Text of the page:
« PreviousContinue »
Char. LXI. UNLUCKY FATE OF A LETTER.
become fully aware of his intriguing character; and perhaps it was well that it was so, or I might not have trusted myself into his hands. However, by degrees, I became heartily tired of the long delay which he, together with 'Alí el A'geren, forced upon me. I had long prepared everything for my outset, and on the 20th I finished a letter, which I addressed to Her Majesty's consul at Tripoli, and inclosed it under cover to my friend 'Abd el Káder dan Taffa, in Sókoto, and decided on intrusting it to the care of Dahome, the man who had accompanied me from Gando, and who was to return home from this place, beyond which he enjoyed no authority; but unfortunately he took so little care of the parcel on his journey, when he had to cross a great many swollen rivers, that the outer envelope was destroyed entirely, so that the learned Púllo, not knowing what to make of a letter in a writing which he did not understand, left it with the bearer, with whom I found it on my return to Gando, in the middle of the following year. He had worn it as a sort of charm in his cap, while I expected that it had long reached Europe and informed my friends of my latest proceedings.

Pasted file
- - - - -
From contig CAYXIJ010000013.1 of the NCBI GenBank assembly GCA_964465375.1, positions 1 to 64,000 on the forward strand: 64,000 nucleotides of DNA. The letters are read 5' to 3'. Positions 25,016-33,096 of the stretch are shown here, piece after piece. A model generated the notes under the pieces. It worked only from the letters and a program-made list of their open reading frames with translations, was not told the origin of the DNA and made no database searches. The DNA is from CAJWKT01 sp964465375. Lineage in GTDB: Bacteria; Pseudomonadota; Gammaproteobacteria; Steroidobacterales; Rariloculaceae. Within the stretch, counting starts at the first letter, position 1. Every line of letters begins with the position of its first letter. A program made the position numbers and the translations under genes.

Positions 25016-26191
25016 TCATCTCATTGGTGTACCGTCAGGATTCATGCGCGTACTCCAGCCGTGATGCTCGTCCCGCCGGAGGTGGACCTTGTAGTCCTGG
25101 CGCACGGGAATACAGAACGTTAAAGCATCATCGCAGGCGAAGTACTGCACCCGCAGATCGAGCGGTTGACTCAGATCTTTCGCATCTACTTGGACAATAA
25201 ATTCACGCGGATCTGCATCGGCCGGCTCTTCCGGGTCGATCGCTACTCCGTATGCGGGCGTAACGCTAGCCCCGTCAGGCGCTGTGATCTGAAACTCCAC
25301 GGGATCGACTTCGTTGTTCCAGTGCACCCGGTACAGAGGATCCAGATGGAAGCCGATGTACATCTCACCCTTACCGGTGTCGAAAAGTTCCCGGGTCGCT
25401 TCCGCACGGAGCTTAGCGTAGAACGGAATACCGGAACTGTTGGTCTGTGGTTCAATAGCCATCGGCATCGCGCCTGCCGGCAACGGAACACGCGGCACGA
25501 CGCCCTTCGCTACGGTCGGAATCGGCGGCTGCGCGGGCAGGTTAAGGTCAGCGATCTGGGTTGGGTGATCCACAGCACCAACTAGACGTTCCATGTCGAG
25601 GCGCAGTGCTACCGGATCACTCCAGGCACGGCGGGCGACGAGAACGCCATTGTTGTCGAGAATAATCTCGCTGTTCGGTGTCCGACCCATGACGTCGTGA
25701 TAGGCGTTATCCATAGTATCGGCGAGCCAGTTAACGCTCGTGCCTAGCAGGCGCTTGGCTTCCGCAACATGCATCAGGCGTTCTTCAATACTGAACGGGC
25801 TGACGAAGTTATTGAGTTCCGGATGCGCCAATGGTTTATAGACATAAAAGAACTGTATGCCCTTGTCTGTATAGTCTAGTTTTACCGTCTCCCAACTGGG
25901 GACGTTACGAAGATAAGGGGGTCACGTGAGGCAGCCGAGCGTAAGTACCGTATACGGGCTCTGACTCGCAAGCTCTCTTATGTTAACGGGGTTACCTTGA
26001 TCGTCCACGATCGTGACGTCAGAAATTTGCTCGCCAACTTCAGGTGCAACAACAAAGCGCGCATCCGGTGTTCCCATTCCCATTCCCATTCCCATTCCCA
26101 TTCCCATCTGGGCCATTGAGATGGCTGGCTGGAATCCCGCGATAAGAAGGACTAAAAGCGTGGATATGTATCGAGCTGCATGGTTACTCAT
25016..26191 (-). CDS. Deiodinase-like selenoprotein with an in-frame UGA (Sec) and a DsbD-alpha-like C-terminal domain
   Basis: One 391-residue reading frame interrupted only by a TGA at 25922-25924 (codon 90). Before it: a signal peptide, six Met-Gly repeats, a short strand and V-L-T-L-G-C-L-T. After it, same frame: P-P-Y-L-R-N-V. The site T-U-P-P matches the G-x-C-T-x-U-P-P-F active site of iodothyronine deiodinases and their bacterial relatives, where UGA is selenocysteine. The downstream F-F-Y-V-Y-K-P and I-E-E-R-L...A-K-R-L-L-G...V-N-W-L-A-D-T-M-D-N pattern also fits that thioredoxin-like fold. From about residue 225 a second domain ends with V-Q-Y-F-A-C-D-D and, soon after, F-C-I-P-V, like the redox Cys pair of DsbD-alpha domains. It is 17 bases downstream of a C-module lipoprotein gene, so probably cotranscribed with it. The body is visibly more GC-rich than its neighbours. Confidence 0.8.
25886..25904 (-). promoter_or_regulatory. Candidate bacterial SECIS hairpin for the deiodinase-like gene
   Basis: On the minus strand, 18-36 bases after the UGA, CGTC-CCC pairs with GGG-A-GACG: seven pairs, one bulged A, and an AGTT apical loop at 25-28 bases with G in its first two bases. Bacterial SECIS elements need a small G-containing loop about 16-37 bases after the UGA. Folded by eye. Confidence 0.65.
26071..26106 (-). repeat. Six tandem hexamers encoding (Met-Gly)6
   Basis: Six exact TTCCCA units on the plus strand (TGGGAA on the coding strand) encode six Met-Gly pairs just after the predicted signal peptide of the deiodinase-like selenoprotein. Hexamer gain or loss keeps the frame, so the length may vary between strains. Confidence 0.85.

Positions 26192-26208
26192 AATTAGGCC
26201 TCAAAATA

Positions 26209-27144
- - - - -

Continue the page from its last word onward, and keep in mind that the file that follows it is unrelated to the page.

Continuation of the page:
UNSETTLED PROVINCES OBSTRUCTED BY NATURE AND INFESTED BY
MAN. - ARIBÍNDA. HÓMBORI.
Thursday. At length I set out on the last and most July 21st dangerous stage of my journey to Timbúktu, thinking at the time that I should be able to reach that celebrated place in about twenty days. But I underrated the distance, such a very different position having been assigned to that mysterious place by geographers; and I had no idea of the difficulties which attended this journey, at least for a Christian, and the delays which would be caused me by the character of the new companion whom I had attached to me.
On leaving the turbulent town of Dóre, a great many armed people accompanied me, much against my inclination; and their conduct was so suspicious that we were obliged to make a halt and send them about their business : for the inhabitants of this place, not long before, had robbed and killed, in a similar manner, a wealthy sherif, whom they pretended to escort, on his way from Sansándi. Just in crossing the shallow concavity where every year a very extensive sheet of water is formed, which often as
sumes the dimensions of an immense lake, and even now was covered with fine fresh turf, we met a large caravan of Mósi traders from Bússumo, their asses heavily laden with immense bundles of tári, or cotton strips, and with Kóla nuts. Further on, where a little cultivation of cotton appeared, the monkey-bread or baobab tree became predominant. Altogether the whole province seemed to be in a miserable state; and the village Dánandé, which we passed after a march of about seven miles, bore evident traces of having suffered from the effects of war. The monotony of the country was pleasingly broken by a small rivulet, which we crossed a few yards beyond the village, and which was bordered by some very fine trees of the mur" kind, which I have mentioned on a former occasion as affording excellent timber for boat-building. The baobab trees, also, were here greatly distinguished, both by their size and their fine foliage.